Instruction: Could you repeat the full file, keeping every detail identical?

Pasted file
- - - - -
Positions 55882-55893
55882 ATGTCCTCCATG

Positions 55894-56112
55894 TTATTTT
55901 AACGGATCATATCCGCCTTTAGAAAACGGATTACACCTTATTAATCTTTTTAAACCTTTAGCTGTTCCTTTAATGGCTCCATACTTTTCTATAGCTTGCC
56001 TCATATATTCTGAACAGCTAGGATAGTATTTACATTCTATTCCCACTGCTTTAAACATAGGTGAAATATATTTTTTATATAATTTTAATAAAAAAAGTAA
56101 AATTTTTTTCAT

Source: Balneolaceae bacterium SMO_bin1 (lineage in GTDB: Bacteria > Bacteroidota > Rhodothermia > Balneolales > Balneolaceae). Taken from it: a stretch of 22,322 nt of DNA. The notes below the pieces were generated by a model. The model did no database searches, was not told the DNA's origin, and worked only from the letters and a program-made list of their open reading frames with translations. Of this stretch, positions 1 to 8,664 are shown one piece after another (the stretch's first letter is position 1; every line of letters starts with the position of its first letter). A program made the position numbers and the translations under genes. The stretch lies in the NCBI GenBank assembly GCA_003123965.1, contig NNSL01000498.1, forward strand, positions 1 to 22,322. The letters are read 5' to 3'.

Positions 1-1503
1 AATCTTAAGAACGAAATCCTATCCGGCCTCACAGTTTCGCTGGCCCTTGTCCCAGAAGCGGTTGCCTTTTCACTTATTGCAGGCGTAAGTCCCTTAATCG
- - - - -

Positions 55882-55893
55882 ATGTCCTCCATG

Positions 55894-56112
55894 TTATTTT
55901 AACGGATCATATCCGCCTTTAGAAAACGGATTACACCTTATTAATCTTTTTAAACCTTTAGCTGTTCCTTTAATGGCTCCATACTTTTCTATAGCTTGCC
56001 TCATATATTCTGAACAGCTAGGATAGTATTTACATTCTATTCCCACTGCTTTAAACATAGGTGAAATATATTTTTTATATAATTTTAATAAAAAAAGTAA
56101 AATTTTTTTCAT

Source: Balneolaceae bacterium SMO_bin1 (lineage in GTDB: Bacteria > Bacteroidota > Rhodothermia > Balneolales > Balneolaceae). Taken from it: a stretch of 22,322 nt of DNA. The notes below the pieces were generated by a model. The model did no database searches, was not told the DNA's origin, and worked only from the letters and a program-made list of their open reading frames with translations. Of this stretch, positions 1 to 8,664 are shown one piece after another (the stretch's first letter is position 1; every line of letters starts with the position of its first letter). A program made the position numbers and the translations under genes. The stretch lies in the NCBI GenBank assembly GCA_003123965.1, contig NNSL01000498.1, forward strand, positions 1 to 22,322. The letters are read 5' to 3'.

Positions 1-1503
1 AATCTTAAGAACGAAATCCTATCCGGCCTCACAGTTTCGCTGGCCCTTGTCCCAGAAGCGGTTGCCTTTTCACTTATTGCAGGCGTAAGTCCCTTAATCG